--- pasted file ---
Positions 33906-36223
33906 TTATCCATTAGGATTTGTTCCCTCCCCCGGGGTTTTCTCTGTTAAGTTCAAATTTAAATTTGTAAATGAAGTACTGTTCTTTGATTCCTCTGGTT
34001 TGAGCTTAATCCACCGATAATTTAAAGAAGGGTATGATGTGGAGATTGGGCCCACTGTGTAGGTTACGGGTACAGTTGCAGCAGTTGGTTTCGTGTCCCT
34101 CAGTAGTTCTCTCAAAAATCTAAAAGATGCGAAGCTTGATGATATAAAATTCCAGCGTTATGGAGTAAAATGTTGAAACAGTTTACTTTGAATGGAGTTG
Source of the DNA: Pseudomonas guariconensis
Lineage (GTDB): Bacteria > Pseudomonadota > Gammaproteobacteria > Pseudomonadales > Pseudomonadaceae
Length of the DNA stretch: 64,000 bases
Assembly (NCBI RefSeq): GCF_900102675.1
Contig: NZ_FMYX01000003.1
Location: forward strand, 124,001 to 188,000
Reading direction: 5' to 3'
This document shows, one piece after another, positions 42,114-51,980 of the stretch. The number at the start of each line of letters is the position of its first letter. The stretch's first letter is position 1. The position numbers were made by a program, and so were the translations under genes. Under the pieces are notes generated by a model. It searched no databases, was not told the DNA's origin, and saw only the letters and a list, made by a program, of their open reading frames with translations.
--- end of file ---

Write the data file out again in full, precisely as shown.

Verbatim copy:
Positions 33906-36223
33906 TTATCCATTAGGATTTGTTCCCTCCCCCGGGGTTTTCTCTGTTAAGTTCAAATTTAAATTTGTAAATGAAGTACTGTTCTTTGATTCCTCTGGTT
34001 TGAGCTTAATCCACCGATAATTTAAAGAAGGGTATGATGTGGAGATTGGGCCCACTGTGTAGGTTACGGGTACAGTTGCAGCAGTTGGTTTCGTGTCCCT
34101 CAGTAGTTCTCTCAAAAATCTAAAAGATGCGAAGCTTGATGATATAAAATTCCAGCGTTATGGAGTAAAATGTTGAAACAGTTTACTTTGAATGGAGTTG
Source of the DNA: Pseudomonas guariconensis
Lineage (GTDB): Bacteria > Pseudomonadota > Gammaproteobacteria > Pseudomonadales > Pseudomonadaceae
Length of the DNA stretch: 64,000 bases
Assembly (NCBI RefSeq): GCF_900102675.1
Contig: NZ_FMYX01000003.1
Location: forward strand, 124,001 to 188,000
Reading direction: 5' to 3'
This document shows, one piece after another, positions 42,114-51,980 of the stretch. The number at the start of each line of letters is the position of its first letter. The stretch's first letter is position 1. The position numbers were made by a program, and so were the translations under genes. Under the pieces are notes generated by a model. It searched no databases, was not told the DNA's origin, and saw only the letters and a list, made by a program, of their open reading frames with translations.